The similarities between the extreme fringe of the British unionist minority in the north-eastern part of Ireland and the extreme fringe of the neo-confederate minority in the southern part of the United States are occasionally quite eerie. I suppose one can attribute such things to the cultural legacy bequeathed by displaced “Scots-Irish” colonists from Ulster settling in the “Old South” of the North American continent during the 18th and 19th centuries, though that seems a somewhat inadequate explanation to cover the commonalities in religion, society and separateness that persist to the present day. No doubt other more recent socio-economic factors play their part too, factors dating back to the Civil War of 1861 to 1865, which create some resemblances that are more superficial than real. However, allowing for those latter points, there is no surprise in learning that the controversies over the public display of the “Confederate Flag” (strictly speaking, the banner of the Army of Tennessee) and its removal in recent days from various venues, has reinvigorated a movement of “flag protesters” in rural states like Virginia and Tennessee.
Back in late 2012 a majority of the members on Belfast city council voted to restrict the number of days the UK flag would fly over the building housing their offices. This move reflected the changed demographics in Ireland’s second city where a new Irish nationalist majority wished to see the allegiances of their community reflected in the public life and emblems of Belfast. While for pro-Britain loyalists the banner was the familiar and reassuring “Union Flag” or “Union Jack”, for others it was – in these circumstances at least – the supremacist and offensive “Butcher’s Apron”. Predictably some in the unionist community, encouraged by the vocal rabble-rousing of their senior politicians, reacted with outrage at the decision, no matter its democratic credentials. This quickly turned to violence resulting in nearly two years of intermittent street-protests, rioting, road-blockades, gun and bomb attacks, property-burnings, mass arrests, expulsions and all the other events that became indelibly associated with the “flag protests” of 2012-2014. The “fleggers” as they were dubbed by their opponents – ridiculing the heavy Ulster accents of some – were known for their fanatical devotion to their “British heritage and rights” in opposition to equality, civil rights, progressivism, liberalism, and above all, Irishness.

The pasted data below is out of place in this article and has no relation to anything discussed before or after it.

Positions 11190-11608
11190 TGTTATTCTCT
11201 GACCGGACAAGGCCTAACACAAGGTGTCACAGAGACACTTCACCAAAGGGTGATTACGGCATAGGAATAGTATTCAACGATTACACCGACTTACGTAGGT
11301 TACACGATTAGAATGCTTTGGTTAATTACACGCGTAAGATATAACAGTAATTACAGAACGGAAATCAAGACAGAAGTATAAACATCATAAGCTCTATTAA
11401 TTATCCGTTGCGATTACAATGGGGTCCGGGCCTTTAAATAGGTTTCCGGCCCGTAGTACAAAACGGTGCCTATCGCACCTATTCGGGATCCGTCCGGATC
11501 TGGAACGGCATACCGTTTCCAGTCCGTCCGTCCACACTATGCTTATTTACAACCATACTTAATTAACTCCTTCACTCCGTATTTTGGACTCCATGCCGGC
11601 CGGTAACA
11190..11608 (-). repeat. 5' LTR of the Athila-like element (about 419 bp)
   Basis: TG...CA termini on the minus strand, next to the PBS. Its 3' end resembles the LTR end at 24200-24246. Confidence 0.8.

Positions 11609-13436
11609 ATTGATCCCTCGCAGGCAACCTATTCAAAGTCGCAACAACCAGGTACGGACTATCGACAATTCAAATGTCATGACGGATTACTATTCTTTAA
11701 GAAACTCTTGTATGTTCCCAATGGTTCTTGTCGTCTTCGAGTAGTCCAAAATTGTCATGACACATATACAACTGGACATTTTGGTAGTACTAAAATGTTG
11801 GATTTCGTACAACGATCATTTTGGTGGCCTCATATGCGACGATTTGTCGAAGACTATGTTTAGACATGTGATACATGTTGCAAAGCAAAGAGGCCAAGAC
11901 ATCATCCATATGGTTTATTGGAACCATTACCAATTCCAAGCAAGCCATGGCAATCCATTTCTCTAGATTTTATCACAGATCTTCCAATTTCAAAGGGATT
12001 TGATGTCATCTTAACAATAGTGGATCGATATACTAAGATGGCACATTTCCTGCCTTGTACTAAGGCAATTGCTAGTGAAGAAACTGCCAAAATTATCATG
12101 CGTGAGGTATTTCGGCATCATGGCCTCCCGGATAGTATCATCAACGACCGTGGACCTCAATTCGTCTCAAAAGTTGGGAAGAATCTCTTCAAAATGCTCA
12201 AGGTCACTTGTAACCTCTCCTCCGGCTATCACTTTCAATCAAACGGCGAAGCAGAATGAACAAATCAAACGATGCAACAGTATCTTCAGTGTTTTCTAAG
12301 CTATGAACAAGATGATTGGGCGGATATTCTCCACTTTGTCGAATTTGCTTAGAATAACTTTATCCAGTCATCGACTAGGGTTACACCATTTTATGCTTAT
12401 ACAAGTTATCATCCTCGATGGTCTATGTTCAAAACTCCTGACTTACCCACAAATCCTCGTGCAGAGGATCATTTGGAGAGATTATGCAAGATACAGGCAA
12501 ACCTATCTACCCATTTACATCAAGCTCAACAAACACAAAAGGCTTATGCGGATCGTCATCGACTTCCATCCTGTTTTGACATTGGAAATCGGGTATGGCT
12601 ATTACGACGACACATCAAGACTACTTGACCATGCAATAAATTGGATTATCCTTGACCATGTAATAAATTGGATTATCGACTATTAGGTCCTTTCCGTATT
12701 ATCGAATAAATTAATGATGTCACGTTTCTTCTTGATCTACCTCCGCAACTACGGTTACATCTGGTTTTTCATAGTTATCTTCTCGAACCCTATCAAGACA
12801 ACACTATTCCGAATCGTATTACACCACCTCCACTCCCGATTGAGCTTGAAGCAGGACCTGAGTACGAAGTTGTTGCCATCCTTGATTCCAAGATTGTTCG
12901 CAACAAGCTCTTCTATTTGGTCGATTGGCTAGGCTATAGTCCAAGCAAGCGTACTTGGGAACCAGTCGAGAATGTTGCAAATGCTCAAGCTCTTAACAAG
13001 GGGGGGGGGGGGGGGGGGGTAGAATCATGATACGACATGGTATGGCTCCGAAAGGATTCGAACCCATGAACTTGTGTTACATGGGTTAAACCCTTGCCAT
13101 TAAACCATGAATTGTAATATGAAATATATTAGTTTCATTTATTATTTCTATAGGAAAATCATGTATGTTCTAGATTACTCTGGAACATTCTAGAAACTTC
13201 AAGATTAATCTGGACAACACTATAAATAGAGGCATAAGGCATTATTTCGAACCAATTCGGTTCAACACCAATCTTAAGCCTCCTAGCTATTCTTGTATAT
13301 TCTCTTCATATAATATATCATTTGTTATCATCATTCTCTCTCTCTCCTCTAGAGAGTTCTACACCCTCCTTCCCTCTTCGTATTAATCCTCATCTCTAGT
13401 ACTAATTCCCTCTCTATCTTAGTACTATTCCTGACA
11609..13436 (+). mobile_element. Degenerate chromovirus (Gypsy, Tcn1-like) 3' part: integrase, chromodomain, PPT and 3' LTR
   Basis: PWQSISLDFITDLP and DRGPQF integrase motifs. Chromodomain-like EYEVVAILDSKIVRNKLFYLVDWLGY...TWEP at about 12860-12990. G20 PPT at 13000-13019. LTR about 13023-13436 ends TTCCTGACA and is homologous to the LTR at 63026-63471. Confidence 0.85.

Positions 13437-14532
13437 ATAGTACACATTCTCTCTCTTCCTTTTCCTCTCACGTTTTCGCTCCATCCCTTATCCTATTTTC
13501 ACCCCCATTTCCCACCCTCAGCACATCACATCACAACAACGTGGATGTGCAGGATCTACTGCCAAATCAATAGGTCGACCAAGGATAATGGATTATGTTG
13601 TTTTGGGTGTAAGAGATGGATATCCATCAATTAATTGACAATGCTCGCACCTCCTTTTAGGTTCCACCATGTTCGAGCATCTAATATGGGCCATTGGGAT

Now, in several regions of the United States, we have a similar movement on behalf of the “heritage and rights” of the South, and in defence of the memory of the Confederate States of America in particular. In fact the various groupings under the label of “flaggers” have been going since 2011, pushing for a greater presence of Confederate symbols across the southern US. However in the wake of the Charleston church massacre by Dylann Roof, and the horrified reaction focusing on his affiliation with the Confederate flag (rather than with his guns, of course), these organisations have seen an upsurge in support and membership.